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Topic: Toccata (& Fugue) in C Minor

  1. #1

    Toccata (& Fugue) in C Minor

    In case anyone's interested, I've written a toccata for the C minor fugue I wrote last year:

    Toccata & Fugue in C Minor

    http://www.box.net/shared/zy7mtk8gos, 9.3Mb, 6:44

    The file contains first the new toccata, immediately followed by the fugue.

    As a bit of backstory, I had shown the fugue to a couple local organists, but they both declined. However, the third time seemed to be the charm. The lesson learned is, one needs to find an organist who actually specializes in premiering new works, as organists are a settled and often busy bunch, and unless playing new works is what they routinely do, they may well not be too interested. Logical, I know, but it was less than obvious to me.

    However, the organist wanted something in front of the fugue to make for a more satisfying concert experience, so I obligingly wrote a little toccata as a preface. Hopefully, the organist will find the work not too technically challenging and will soon schedule a premiere.

  2. #2

    Re: Toccata (& Fugue) in C Minor

    Toccata has too many notes. When you want some fast runs, don't overdo this. It sounds a bit "Liberace-like". The Fugue is good. Try to insert some "softer" parts. In real life it is not all at that same level of volume you know.

    I advice you to revise that Toccata, let it be more an introduction to the fugue. You may steal themes from the fugue, at last it is your own work.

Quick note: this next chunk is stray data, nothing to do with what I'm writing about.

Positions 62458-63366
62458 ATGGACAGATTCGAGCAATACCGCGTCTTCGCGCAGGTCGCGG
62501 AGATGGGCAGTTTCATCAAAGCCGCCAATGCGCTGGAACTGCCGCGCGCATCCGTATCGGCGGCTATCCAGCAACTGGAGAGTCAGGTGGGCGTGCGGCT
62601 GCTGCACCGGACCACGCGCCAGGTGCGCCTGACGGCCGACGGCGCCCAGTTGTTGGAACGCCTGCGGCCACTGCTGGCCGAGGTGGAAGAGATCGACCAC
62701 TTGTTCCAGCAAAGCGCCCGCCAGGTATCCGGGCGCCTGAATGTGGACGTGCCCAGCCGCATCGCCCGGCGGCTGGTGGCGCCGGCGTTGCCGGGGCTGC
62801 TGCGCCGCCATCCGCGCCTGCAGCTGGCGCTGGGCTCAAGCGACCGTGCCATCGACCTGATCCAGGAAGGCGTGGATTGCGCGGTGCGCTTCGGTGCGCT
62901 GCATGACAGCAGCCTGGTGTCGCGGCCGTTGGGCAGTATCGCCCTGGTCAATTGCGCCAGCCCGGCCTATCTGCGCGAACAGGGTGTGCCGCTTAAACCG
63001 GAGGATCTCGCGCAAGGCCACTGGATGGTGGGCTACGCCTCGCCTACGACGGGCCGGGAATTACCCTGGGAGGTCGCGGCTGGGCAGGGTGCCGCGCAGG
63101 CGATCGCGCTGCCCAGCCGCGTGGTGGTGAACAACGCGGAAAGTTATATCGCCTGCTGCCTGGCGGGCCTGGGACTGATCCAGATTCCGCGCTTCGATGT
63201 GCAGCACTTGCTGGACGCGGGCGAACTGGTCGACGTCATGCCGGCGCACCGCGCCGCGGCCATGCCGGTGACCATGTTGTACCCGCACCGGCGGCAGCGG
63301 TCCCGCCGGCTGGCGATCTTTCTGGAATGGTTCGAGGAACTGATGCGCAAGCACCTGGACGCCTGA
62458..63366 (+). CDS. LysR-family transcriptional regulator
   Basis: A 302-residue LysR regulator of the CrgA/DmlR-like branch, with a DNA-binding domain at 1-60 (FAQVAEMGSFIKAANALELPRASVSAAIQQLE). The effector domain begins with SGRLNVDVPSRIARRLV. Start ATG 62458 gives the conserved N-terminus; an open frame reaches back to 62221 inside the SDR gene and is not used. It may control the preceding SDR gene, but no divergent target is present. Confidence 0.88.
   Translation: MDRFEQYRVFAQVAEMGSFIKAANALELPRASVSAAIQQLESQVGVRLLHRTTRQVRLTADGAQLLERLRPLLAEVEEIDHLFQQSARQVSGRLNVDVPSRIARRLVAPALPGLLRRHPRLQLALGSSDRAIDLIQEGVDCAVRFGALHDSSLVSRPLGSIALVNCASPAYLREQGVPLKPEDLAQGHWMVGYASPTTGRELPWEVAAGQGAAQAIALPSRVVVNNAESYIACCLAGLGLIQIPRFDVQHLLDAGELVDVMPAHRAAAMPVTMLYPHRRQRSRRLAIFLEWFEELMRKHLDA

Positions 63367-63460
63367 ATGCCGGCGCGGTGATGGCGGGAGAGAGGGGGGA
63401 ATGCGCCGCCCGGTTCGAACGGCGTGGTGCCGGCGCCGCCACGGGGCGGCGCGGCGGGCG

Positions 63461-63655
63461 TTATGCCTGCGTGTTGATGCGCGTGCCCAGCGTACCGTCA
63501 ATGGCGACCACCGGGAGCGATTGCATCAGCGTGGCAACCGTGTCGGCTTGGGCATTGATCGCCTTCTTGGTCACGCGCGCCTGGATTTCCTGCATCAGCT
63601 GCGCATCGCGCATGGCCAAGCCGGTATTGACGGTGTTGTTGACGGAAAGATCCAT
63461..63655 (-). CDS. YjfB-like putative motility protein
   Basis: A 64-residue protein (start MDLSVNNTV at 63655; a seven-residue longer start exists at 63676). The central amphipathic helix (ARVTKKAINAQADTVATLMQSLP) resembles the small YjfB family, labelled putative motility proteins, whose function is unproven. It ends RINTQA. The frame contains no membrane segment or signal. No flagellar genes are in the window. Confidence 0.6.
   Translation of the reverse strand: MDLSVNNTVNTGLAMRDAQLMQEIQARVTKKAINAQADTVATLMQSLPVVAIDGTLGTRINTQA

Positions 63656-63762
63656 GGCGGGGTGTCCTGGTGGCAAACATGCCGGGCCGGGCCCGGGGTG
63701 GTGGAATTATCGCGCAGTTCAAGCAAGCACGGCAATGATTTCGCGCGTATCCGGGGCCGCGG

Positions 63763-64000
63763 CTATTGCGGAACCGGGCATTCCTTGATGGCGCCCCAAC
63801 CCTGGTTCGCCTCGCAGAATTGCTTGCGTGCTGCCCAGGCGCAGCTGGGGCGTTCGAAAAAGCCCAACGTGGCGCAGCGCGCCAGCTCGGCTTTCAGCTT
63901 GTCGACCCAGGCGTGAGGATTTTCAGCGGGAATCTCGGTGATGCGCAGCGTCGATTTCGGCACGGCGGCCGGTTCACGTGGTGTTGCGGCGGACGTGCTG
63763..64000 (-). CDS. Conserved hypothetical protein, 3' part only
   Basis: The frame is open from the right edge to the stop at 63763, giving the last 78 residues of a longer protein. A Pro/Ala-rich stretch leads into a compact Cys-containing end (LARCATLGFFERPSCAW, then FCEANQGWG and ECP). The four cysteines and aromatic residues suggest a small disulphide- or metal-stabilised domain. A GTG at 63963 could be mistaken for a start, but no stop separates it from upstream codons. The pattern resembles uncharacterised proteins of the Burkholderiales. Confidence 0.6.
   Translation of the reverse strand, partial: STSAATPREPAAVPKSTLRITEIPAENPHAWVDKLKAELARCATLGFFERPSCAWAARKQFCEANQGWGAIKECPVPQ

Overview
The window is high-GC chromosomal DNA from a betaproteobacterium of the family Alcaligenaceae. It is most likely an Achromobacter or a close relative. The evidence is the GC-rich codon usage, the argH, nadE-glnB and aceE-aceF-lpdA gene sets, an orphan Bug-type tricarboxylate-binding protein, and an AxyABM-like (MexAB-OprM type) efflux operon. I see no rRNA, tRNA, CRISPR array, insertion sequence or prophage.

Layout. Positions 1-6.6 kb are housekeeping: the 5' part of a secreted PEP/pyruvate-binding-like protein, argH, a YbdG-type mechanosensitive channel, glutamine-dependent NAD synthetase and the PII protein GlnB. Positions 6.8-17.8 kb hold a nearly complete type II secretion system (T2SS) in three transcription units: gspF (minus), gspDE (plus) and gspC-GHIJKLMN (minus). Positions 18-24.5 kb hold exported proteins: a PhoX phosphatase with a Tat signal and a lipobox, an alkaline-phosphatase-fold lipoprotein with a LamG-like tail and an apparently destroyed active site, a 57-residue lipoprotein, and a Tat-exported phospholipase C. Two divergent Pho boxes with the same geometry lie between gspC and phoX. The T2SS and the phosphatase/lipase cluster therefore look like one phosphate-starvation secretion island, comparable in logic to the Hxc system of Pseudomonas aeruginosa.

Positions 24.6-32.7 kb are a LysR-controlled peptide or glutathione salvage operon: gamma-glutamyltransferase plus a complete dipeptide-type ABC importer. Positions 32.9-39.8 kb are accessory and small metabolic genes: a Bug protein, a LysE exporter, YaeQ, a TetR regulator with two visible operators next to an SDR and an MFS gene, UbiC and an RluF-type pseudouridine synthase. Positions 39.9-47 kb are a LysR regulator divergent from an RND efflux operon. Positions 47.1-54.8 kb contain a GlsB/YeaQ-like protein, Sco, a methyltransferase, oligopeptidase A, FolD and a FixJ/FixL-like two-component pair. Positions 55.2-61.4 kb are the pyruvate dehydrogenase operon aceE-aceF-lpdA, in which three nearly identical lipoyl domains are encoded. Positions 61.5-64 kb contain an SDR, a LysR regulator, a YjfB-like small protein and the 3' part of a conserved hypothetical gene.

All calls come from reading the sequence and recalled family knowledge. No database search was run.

I like you organ handling,


  3. #3

    Re: Toccata (& Fugue) in C Minor

    Hi Raymond,
    Too many notes, Your Majesty?

    Exactly. Very well put. Too many notes.

    I don't understand. There are just as many notes, Majesty, as are required. Neither more nor less.

    My dear fellow, there are in fact only so many notes the ear can hear in the course of an evening. I think I'm right in saying that, aren't I, Court Composer?

    Yes! yes! er, on the whole, yes, Majesty.

    (to Salieri) But this is absurd!

    My dear, young man, don't take it too hard. Your work is ingenious. It's quality work. And there are simply too many notes, that's all. Cut a few and it will be perfect.

    Which few did you have in mind, Majesty?
    Pause. General embarrassment.
    Well. There it is.
    - from the film version of Amadeus.

    Joking aside, one of the "functions" of the toccata is as technical display piece for the organist (and the organ for that matter), so in the event that it sounds a bit Liberace-like, perhaps that's all to the good. However, I never thought of it in those terms. If this were a prelude we might well be more in agreement. "Softer" parts arrive whenever the texture thins out. I could experiment with registration and swell, but I'd as soon work that out in consultation with the organist. The thematic material between fugue and front-piece are kept separate intentionally. There are little things in common, but they may not be entirely evident.

    I do appreciate your sincere feedback.

  4. #4

    Re: Toccata (& Fugue) in C Minor

    I know that piece of discussion, as I've seen Amadeus quite recently.
    In the case of Mozart this is right on the spot. In the case of your piece, and you asked for comments, it is not. Showcasing the technical skills of the player or the instrument, may not lead to meaningless note-consumption.

    IMO those fast played broken chords at the beginning destroy the piece.


  5. #5

    Re: Toccata (& Fugue) in C Minor